The Coroner’s enquiry into the death by strangulation of Lily Othen otherwise Lily Ray, whose body was found in a Brixton flat, was held in London on Tuesday. Anthony Castor (26) has been charged with the wilful murder of the woman. Ada Florence Othen of North Road, Southampton, said the deceased, her sister, left Southampton in 1916. She had no money when she left, and had to get her living as best she could. She was just an ordinary working girl. Another witness said deceased was an unfortunate, yet she was “the sweetest girl I ever knew.” A police witness said that on the way to the station Castor said “I have just done somebody in. Here is a ring I took off her finger when I strangled her.”
The Observer – Saturday March 25th 1922
EIGHT YEARS FOR CAUSING A WOMAN’S DEATH
At the Old Bailey yesterday Anthony Castor (25), of no occupation, pleaded not guilty to an indictment charging him with the willful murder of Lily Othen or Ray, in a flat at Cranworth Gardens, Brixton. Mr Percival Clarke, who prosecuted, said Lily Othen and a friend used to frequent the West End. On February 15th at a little before midnight, Othen and the prisoner were seen to board a Brixton tramcar and to leave it at a point near Cranworth Gardens. They must have arrived at the flat which the girl occupied at about one o’clock, and at 2.15 a police constable saw the prisoner in a street close to Cranworth Gardens. The prisoner put his shoulder to the door of a small shop, broke it open and entered. The officer persued the man, and he was arrested. On the way to the police station he told the officer “he has just killed a woman” He went on to describe how he had strangled the woman with a stocking, and how he had tried to make it appear that the woman had committed suicide. He said he had knocked over a table and disarranged the room, and that he afterwards rearranged the furniture and put the bed clothes straight.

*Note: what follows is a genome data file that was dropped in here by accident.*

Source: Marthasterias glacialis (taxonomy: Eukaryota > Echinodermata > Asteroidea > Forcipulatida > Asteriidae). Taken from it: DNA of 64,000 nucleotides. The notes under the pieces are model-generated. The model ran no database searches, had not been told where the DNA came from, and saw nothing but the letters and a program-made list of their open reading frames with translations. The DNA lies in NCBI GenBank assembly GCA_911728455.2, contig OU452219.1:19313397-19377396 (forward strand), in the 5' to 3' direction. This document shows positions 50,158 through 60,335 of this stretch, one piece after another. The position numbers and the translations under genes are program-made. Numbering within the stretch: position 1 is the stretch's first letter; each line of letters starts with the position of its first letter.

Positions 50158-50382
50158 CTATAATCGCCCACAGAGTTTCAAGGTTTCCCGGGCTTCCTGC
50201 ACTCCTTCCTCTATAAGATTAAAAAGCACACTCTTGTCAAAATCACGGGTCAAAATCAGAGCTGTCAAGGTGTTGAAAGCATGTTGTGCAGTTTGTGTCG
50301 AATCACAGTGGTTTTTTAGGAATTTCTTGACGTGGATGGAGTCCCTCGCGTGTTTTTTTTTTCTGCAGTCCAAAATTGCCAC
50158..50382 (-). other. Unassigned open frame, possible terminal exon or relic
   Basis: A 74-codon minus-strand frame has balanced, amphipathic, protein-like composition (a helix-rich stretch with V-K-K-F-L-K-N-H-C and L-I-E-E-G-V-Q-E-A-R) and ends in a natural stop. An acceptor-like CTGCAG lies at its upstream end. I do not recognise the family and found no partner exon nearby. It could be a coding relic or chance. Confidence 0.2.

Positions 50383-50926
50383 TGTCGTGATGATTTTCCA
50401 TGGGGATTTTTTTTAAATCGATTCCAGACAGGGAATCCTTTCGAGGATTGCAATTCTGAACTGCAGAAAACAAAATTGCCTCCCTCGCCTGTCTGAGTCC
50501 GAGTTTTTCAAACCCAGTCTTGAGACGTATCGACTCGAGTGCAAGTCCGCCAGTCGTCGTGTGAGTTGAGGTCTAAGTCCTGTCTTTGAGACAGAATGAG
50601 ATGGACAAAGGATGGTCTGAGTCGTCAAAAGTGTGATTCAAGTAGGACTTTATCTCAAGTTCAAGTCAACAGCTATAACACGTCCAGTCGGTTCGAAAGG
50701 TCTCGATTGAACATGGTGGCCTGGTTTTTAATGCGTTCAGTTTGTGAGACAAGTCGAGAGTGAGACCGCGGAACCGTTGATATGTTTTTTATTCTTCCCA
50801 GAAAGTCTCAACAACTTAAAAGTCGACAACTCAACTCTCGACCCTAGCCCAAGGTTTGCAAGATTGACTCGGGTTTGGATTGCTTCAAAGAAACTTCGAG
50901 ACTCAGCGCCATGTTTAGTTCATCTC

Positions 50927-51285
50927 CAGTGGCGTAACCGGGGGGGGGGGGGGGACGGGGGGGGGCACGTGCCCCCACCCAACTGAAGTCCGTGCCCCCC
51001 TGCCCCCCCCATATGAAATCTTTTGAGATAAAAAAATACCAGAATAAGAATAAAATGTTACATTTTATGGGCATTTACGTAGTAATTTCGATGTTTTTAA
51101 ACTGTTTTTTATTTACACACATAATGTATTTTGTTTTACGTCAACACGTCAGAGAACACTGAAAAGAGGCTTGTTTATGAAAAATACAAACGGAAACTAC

“No expression of regret at the dreadful tragedy which had occurred” counsel commented. “No Suggestion that it was accidental, but rather a cool, calm, collected crime. It was his intention that this should remain one of those dreadful unsolved crimes of the underworld which are becoming far too frequent”
To Detective Inspector Berett the prisoner made a statement which included such phrases, “I done her in” and “I did not think it was so easy to kill anyone”. This statement also desribed certain conduct on the part of the woman which so disgusted the prisoner that he killed her. He concluded by saying that he “did not care what happened.” Counsel suggested that this was a sordid crime prompted by robbery, for no money was found at the flat while the prisoner had 8s 10d. The prisoner in the witness box said that on the night before the tragedy he had a good deal to drink. He “Struck down” at the girl with his hands and she seemed to become unconscious. The ring came off her finger and unthinkingly he put it in his pocket. When he saw that she was dead he tied a stocking round her neck to make it look like suicide. His intention was to frighten the girl to prevent her doing what he complained of. He has no intention of killing her. The jury found the accused guilty of manslaughter, and Inspector Berrett said that since his schooldays Castor had been living a life of crime. Mr Justice Salter said that this was one of the worst cases of manslaughter he had ever had to try and he passed sentence of eight years penal servitude.